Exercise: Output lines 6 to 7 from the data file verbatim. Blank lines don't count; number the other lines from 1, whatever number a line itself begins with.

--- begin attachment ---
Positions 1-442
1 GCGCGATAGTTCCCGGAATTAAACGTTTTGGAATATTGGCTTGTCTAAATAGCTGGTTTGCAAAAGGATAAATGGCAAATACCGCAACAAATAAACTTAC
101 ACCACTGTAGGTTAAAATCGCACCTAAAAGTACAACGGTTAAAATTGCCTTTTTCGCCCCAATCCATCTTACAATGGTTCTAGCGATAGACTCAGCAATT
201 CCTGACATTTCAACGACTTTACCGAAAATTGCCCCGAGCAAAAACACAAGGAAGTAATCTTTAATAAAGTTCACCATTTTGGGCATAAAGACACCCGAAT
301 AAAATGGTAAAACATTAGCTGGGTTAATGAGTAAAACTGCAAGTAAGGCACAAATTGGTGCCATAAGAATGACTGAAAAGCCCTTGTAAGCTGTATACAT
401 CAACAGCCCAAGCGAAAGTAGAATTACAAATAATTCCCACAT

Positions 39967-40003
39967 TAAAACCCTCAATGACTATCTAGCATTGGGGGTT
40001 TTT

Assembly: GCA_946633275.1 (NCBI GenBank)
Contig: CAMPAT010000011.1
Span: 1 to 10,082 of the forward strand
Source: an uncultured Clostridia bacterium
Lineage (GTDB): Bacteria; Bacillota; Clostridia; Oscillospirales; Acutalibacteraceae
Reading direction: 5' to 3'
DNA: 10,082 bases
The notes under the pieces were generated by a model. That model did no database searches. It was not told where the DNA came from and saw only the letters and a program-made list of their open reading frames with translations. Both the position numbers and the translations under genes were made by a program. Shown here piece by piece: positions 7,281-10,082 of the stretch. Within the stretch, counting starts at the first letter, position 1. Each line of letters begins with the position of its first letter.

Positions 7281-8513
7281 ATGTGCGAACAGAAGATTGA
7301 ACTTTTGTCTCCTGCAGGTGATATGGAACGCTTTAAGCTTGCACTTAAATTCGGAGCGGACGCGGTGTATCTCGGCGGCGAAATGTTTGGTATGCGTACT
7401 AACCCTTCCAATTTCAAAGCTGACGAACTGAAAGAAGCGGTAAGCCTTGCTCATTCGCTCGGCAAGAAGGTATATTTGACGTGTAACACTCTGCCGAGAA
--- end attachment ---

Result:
401 CAACAGCCCAAGCGAAAGTAGAATTACAAATAATTCCCACAT

Positions 39967-40003